Why Fairy Tales Matter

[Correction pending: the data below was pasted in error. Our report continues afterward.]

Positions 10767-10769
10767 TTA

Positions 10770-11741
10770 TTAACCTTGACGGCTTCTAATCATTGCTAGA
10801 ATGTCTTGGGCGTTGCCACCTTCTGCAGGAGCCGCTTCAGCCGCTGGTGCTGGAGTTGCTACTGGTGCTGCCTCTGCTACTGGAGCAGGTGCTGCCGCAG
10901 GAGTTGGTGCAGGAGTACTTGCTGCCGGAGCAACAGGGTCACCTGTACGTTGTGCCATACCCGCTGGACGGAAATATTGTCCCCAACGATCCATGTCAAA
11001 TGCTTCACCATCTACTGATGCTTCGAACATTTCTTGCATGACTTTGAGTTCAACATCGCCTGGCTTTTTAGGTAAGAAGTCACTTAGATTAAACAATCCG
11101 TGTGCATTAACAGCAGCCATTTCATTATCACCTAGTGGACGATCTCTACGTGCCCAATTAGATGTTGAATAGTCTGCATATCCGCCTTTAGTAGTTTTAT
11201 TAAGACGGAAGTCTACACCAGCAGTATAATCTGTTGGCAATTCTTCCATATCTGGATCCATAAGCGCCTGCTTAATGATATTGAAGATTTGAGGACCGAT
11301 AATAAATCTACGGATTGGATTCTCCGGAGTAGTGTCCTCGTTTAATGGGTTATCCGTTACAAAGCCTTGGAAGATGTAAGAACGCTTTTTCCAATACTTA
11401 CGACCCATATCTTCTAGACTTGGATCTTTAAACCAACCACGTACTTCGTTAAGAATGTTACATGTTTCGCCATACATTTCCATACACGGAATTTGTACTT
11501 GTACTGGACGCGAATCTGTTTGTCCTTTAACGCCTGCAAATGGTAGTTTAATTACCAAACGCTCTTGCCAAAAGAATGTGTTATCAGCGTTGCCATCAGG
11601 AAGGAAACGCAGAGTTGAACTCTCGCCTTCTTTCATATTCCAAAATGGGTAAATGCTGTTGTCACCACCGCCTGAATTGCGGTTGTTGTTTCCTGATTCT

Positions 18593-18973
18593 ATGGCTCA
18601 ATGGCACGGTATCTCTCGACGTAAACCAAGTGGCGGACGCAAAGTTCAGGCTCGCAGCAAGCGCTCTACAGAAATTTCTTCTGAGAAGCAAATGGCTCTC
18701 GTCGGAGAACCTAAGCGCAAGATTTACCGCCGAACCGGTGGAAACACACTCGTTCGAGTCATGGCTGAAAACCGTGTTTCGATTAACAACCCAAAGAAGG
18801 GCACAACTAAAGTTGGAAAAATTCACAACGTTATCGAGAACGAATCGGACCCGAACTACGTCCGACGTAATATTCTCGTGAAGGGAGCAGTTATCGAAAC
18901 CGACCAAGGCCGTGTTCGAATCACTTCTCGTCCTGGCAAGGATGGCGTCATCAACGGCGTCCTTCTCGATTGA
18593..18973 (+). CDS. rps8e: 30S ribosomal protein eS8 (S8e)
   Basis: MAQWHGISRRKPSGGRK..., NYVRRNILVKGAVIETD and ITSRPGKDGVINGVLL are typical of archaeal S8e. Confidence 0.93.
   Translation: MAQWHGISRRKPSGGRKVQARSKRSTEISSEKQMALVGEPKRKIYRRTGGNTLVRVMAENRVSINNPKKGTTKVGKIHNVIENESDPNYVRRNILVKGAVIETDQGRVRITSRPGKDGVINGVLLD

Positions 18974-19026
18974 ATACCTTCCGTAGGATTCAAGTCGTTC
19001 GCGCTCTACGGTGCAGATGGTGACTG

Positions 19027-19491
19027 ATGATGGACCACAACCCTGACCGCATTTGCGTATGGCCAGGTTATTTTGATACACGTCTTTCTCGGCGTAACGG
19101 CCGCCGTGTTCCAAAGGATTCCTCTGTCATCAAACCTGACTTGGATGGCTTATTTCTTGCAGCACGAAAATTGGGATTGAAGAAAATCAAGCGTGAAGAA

Fairy tales are just as important today as they were hundreds of years ago. From generation to generation, these tales have transformed the minds of children and taught them incredible life lessons. Ranging from “stranger-danger” to proper behavior, these tales provide ways to educate the youth in fun, interactive ways. They also help ignite imaginations and creativity. For example, almost every little girl dreams of becoming a princess, and tales like these help create this fantasy land where anything is possible. Contrary to popular belief though, fairytales are just as important to adults as they are to children. They portray societal expectations and reinforce gender roles. In most tales, women were depicted as weak, passive individuals who needed men to interfere in their lives in order for their problems to go away. This was evident in Little Red Riding Hood, Sleeping Beauty, Snow White, Rapunzel, and numerous others, and ultimately made women think they needed men to take control of their lives. Additionally, women were taught to be obedient, whether it be to their mothers by staying on the path or to their husbands like in Bluebeard, and to always follow directions. However, aside from women, even men were reinforced with their roles in society. They’re portrayed as protectors with wealth and power, and teach men that should have this sense of dominance in society. While these might not be the same values we expect of men and women today, these tales enforced these expectations of past societies and changed the way we think. Modern writers have changed the endings of tales to adapt to our current values, and I find it extremely fascinating to see how they keep evolving even to this day. Fairy tales appeal to both children and adults because we can understand them in complex ways as we get older, but can also still use them as a source of entertainment. Disney has definitely played a major role in how I think of fairytales nowadays, but through this course it was interesting to see how they changed into these forms and why they did. I’ve come to realize how much Disney actually took out of the original stories and how they weren’t always as child friendly as you’d think they’d be. I was most interested by the more violent sides of these tales because it was totally unexpected to hear when you expect them all to end “happily ever after”. These differences portray how versatile these tales really are and their abilities to attract diverse audiences. I don’t think much was missed throughout the course, but I think it would be helpful to continue using visuals (art) and films to highlight the major distinctions between versions.

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